AZ researches kidney and lung drugs with BenevolentAI
AstraZeneca has become the latest big pharma to jump on the artificial intelligence R&D bandwagon, penning a deal with the UK’s BenevolentAI to find new kidney and lung drugs.
The long-term collaboration will use artificial intelligence (AI) and machine learning to discover and develop new treatments for chronic kidney disease (CKD) and idiopathic pulmonary fibrosis (IPF).
It will combine AZ’s genomics, chemistry and clinical data with BenevolentAI’s target identification platform and biomedical knowledge graph – a network of contextualised scientific data – genes, proteins, diseases, and compounds – and the relationship between them.
Machine learning systematically analyses data to find connections between facts, and AI-based reasoning is used to extrapolate previously unknown connections.
The companies will interpret the results to understand the underlying mechanisms of these complex diseases and more quickly identify new potential drug targets.
London-based BenevolentAI is already well-established in the field of drug R&D, and is considered to be a biotech “unicorn” – a privately-held company worth more than $1 billion.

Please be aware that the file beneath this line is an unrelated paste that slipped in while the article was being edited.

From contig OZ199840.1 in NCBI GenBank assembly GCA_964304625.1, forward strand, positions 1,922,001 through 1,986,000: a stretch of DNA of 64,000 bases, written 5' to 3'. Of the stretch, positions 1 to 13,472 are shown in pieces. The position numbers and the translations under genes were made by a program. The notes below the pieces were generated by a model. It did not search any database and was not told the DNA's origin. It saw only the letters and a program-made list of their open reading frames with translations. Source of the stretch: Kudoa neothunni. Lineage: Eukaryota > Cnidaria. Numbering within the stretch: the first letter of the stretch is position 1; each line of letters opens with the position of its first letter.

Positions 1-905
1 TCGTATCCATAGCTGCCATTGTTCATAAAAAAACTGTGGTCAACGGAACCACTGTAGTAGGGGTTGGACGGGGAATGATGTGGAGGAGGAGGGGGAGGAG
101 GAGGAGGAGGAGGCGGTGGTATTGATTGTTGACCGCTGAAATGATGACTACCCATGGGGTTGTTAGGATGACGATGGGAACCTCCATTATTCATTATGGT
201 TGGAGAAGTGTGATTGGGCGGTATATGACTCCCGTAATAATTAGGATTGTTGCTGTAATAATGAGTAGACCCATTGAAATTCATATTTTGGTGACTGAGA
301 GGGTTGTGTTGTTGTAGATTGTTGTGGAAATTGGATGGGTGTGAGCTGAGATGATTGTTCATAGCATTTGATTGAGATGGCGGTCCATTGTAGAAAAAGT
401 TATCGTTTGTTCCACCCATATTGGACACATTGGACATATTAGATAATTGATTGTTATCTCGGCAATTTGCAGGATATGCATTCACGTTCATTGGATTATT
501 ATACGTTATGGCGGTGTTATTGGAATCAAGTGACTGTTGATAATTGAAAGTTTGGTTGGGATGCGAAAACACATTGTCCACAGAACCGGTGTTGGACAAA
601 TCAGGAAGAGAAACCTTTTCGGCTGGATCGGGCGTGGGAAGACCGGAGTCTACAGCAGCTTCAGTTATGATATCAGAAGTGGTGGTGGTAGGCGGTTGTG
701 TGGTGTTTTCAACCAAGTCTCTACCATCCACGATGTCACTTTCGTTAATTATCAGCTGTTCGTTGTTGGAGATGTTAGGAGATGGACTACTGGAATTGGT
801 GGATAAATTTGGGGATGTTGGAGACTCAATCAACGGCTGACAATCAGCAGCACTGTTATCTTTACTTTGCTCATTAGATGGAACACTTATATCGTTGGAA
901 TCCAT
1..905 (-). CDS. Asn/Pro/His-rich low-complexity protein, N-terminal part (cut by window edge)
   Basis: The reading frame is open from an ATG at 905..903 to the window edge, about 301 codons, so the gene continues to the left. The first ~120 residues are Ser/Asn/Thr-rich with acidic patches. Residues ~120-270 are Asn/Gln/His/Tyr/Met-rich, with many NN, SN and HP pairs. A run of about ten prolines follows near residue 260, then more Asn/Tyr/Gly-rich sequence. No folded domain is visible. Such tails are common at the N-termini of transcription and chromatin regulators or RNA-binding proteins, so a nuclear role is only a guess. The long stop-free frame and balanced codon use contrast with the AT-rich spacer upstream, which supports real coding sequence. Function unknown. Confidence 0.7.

This year it raised a further $115 million from new and existing investors to increase its value to more than $2 billion, and has acquired a new R&D facility in Cambridge, where AstraZeneca has also located its new R&D hub.
While BenevolentAI has had some notable successes, working with charities on drugs for macular degeneration, and identifying promising drug candidates for motor neurone disease, this is one of the company’s most high profile collaborations yet.
AZ’s influential president of biopharmaceuticals R&D, Mene Pangalos, said: “The vast amount of data available to research scientists is growing exponentially each year. By combining AstraZeneca’s disease area expertise and large, diverse datasets with BenevolentAI’s leading AI and machine learning capabilities, we can unlock the potential of this wealth of data to improve our understanding of complex disease biology and identify new targets that could treat debilitating diseases.”
Joanna Shields, appointed CEO of BenevolentAI earlier this year, said: “We are thrilled to be joining forces with AstraZeneca to develop new insights and identify promising new treatments for chronic kidney disease and idiopathic pulmonary fibrosis.”
Big pharma is increasingly turning to AI to make the drug discovery process faster and more efficient, such as using the technology to sort through the countless millions of molecules that could react with a drug target.
Celgene recently signed an oncology R&D deal with BenevolentAI’s UK rival, Exscientia, which is also working with GlaxoSmithKline.
No financial details of the AZ deal were disclosed.
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